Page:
9. contempt
    disrespect for the authority of a court or legislative body
    This Court has consistently held that the necessity for expedition in the administration of the criminal law justifies putting one who seeks to resist the production of desired information to a choice between compliance with a trial court's order to produce prior to any review of that order, and resistance to that order with the concomitant possibility of an adjudication of contempt if his claims are rejected on appeal.
  10. engender
    call forth
    The issue whether a President can be cited for contempt could itself engender protracted litigation, and would further delay both review on the merits of his claim of privilege and the ultimate termination of the underlying criminal action for which his evidence is sought.
  11. protracted
    relatively long in duration
    The issue whether a President can be cited for contempt could itself engender protracted litigation, and would further delay both review on the merits of his claim of privilege and the ultimate termination of the underlying criminal action for which his evidence is sought.
  12. oppressive
    marked by unjust severity or arbitrary behavior
    A subpoena for documents may be quashed if their production would be "unreasonable or oppressive," but not otherwise.
  13. relevant
    having a bearing on or connection with the subject at issue
    the moving party must show: (1) that the documents are evidentiary and relevant; (2) that they are not otherwise procurable reasonably in advance of trial by exercise of due diligence; (3) that the party cannot properly prepare for trial without such production and inspection in advance of trial, and that the failure to obtain such inspection may tend unreasonably to delay the trial; and (4) that the application is made in good faith and is not intended as a general "fishing expedition."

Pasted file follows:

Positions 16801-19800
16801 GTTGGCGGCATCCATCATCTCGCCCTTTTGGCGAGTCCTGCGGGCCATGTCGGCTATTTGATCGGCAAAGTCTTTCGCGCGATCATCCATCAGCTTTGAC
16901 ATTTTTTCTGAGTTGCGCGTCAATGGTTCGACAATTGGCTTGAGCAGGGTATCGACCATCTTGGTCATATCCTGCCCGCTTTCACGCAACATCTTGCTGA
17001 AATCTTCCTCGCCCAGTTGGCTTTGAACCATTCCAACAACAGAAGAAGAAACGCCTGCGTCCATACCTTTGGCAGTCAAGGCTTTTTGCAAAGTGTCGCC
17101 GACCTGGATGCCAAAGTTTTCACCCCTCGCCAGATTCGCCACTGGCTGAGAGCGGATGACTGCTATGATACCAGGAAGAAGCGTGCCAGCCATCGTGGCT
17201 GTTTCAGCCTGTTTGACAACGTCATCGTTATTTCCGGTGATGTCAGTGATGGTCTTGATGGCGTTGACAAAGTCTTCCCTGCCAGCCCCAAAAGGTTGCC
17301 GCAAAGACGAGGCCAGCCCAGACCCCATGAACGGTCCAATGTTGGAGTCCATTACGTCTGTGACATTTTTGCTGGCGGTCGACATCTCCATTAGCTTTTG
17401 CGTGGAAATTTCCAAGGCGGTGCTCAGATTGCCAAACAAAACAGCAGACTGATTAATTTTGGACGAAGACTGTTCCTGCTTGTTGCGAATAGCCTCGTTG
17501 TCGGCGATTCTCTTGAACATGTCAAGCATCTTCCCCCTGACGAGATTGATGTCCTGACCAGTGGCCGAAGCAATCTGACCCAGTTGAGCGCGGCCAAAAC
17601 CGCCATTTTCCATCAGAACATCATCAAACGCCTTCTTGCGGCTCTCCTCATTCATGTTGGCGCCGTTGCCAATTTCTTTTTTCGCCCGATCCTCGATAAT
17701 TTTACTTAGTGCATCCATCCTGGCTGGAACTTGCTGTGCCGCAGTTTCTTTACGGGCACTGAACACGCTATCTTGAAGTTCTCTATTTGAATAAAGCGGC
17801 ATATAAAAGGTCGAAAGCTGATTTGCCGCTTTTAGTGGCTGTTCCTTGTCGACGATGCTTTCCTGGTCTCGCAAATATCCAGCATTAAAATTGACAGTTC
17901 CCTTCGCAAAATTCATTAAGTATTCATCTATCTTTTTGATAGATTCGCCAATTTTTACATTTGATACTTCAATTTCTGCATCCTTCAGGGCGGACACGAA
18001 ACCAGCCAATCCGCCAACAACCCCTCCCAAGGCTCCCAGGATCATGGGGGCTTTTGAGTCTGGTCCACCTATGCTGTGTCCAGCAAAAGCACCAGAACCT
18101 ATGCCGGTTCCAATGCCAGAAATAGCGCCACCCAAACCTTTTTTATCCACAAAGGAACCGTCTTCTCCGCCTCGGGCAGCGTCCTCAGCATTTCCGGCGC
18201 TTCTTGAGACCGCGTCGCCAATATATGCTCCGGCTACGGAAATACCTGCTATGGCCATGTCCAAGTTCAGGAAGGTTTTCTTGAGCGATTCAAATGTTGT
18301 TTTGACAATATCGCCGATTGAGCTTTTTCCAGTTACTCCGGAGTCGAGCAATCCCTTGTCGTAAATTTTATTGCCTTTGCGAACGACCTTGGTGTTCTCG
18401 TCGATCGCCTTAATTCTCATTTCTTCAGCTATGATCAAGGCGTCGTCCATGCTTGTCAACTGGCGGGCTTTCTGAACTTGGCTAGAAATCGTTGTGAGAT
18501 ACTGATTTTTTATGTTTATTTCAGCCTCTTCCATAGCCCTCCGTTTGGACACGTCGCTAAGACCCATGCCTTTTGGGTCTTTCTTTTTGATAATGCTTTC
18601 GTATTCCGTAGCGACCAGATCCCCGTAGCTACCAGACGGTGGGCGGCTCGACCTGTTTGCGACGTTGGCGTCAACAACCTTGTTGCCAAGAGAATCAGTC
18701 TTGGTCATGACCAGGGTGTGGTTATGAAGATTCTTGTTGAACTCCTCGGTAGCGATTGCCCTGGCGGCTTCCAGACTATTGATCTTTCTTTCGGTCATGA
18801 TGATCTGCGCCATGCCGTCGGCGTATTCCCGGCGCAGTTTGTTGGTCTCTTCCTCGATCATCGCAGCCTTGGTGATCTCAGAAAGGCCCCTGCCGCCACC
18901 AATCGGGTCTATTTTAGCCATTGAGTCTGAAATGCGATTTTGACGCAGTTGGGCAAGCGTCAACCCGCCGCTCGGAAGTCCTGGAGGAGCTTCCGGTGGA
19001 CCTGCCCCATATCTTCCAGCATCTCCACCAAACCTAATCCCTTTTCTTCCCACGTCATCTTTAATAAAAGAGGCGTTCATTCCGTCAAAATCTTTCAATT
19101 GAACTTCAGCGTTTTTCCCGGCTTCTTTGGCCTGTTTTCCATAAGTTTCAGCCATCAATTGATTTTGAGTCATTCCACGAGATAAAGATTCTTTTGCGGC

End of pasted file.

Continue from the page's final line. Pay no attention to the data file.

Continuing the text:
14. specificity
    the quality of being particular rather than general
    Against this background, the Special Prosecutor, in order to carry his burden, must clear three hurdles: (1) relevancy; (2) admissibility; (3) specificity.
  15. impeach
    challenge the honesty or veracity of
    Recorded conversations may also be admissible for the limited purpose of impeaching the credibility of any defendant who testifies or any other coconspirator who testifies.
  16. construe
    make sense of; assign a meaning to
    Since this Court has consistently exercised the power to construe and delineate claims arising under express powers, it must follow that the Court has authority to interpret claims with respect to powers alleged to derive from enumerated powers.
  17. immunity
    an act exempting someone
    However, neither the doctrine of separation of powers nor the need for confidentiality of high-level communications, without more, can sustain an absolute, unqualified Presidential privilege of immunity from judicial process under all circumstances.
  18. impediment
    something immaterial that interferes with action or progress
    The impediment that an absolute, unqualified privilege would place in the way of the primary constitutional duty of the Judicial Branch to do justice in criminal prosecutions would plainly conflict with the function of the courts under Art. III.